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In 2018 there should be nothing preventing women from staying healthy and protected and receiving quality care from their gynecologists. Yet, many women still do not feel comfortable with their doctor and thus remain uninformed and unprotected when it comes to sexual health. I, personally, have heard many stories from my friends about negative experiences at the Gyno, in which doctors have made judgmental comments about things such as the number of sexual partners their patient has had or the age at which they lost their virginity. Reactions like this are harmful because they discourage women from being honest with their doctors, and thus prevent them from getting the best services and treatment possible to ensure they stay healthy and protected. It is extremely important that women share accurate medical information in order for their doctor to best help them. I wanted to find out the best ways for women to stayed informed and supported by their health care practitioners, particularly in this current political climate in which our rights to our own bodies are being threatened.

To further explore this topic from a professional perspective, I spoke with Dr. Debra Lebo, an obstetrician-gynecologist who works in San Diego, California. Dr. Lebo shared her advice for young women when it comes to sexual health and protection and finding the right gynecologist, as well with her concerns for the future of reproductive rights.

What do you think are some of the most important factors to consider when choosing a gynecologist?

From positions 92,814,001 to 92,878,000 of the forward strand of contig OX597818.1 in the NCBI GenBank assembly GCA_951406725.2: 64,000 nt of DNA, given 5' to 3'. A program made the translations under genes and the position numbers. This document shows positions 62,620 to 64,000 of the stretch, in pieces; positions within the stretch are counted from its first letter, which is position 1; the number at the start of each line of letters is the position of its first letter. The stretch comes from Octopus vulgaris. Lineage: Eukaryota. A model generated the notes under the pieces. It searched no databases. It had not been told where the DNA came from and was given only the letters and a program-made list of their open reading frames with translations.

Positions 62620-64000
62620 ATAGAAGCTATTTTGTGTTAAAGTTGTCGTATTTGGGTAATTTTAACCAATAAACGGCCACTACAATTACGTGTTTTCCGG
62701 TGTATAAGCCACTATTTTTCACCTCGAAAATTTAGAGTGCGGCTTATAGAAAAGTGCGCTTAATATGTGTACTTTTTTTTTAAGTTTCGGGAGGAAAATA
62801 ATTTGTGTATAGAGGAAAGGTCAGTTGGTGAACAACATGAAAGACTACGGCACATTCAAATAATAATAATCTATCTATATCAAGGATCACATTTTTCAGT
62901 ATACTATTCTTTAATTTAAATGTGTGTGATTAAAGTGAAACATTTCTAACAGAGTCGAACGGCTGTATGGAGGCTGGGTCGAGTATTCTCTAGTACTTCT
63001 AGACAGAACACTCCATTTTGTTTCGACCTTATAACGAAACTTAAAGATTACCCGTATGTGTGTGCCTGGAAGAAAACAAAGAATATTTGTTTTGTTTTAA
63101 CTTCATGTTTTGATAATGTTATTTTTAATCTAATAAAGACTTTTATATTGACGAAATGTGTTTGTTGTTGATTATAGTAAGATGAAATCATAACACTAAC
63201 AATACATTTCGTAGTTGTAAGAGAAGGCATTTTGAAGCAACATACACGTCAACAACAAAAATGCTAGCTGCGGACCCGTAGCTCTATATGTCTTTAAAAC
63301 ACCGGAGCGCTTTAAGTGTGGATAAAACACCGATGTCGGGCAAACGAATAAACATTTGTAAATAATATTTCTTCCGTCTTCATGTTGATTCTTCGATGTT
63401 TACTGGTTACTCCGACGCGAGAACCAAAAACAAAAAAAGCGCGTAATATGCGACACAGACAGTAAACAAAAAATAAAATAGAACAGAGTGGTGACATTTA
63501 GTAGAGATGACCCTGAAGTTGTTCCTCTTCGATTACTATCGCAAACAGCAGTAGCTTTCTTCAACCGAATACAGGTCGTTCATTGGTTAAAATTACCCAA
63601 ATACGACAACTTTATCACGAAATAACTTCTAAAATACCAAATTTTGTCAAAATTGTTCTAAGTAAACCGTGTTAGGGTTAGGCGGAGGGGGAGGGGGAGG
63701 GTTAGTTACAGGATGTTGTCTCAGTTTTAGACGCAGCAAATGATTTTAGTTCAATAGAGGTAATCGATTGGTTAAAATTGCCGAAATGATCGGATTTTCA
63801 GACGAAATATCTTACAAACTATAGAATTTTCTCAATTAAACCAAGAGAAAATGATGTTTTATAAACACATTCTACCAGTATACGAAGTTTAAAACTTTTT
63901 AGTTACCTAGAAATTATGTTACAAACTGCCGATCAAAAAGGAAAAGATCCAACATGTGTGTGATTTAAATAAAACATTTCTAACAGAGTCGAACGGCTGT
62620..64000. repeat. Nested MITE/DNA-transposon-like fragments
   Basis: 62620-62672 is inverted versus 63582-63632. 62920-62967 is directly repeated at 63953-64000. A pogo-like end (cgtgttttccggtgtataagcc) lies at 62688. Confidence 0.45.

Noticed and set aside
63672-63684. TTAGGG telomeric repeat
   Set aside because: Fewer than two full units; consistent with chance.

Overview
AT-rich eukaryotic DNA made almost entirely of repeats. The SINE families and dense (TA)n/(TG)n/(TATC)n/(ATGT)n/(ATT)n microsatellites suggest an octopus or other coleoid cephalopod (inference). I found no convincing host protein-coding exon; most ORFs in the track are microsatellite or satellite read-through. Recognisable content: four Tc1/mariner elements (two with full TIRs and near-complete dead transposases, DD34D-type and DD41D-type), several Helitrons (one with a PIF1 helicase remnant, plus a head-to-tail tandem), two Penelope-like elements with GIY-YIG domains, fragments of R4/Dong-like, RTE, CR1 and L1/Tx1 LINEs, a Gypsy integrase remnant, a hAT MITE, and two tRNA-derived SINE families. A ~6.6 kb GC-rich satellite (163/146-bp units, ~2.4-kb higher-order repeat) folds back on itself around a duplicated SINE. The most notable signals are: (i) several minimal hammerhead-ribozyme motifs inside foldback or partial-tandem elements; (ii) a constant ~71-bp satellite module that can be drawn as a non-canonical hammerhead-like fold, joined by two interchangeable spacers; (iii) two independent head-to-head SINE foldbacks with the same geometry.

“I think the most important thing is to find someone who is going to listen to you and who won’t be judgemental. Definitely someone with good training and experience, though most gynecologists already fit that criteria. You know, it can be hard to know if a doctor is going to be more conservative and less open-minded because that is not something that doctors advertise. I honestly think Planned Parenthood is a really great place for young people to go because we know the people that work there are not judgemental at all and they are always open to whatever the patient decides to do. I also think it can be helpful for women to get recommendations from friends and family. But Google and Yelp are definitely not good places to look for doctors because people mostly post on those forums when they are angry not to post positive reviews. So as far as finding a gynecologists goes, a good idea is to go based on recommendations from friends or to go to a place like Planned Parenthood.”

What are some of the main misconceptions about birth control, feminine hygiene, and sexual protection?

“When it comes to birth control I think the biggest barriers are people’s perceptions of the various types. They hear from friends or google that IUDs cause headaches or pills cause weight gain and without even talking to a doctor they make a decision. It’s really important to talk to your gynecologist first because they have the most accurate information. Not all people are the same and just because something happened to your friend doesn’t mean it is going to happen to you. Then of course, as far as hygiene is concerned, there is the issue of douching, but I think most women know now that you should not do that. Another thing is with condoms and STD protection. Many people don’t realize that Herpes and HPV are not prevented with condoms. You can still get those diseases while using condoms because they are all over the genital tract, especially HPV. Even if you don’t see lesions you can still contract it. Same thing with Herpes. Even without sores you can still contract it. The condom only protects a part of the genitals.”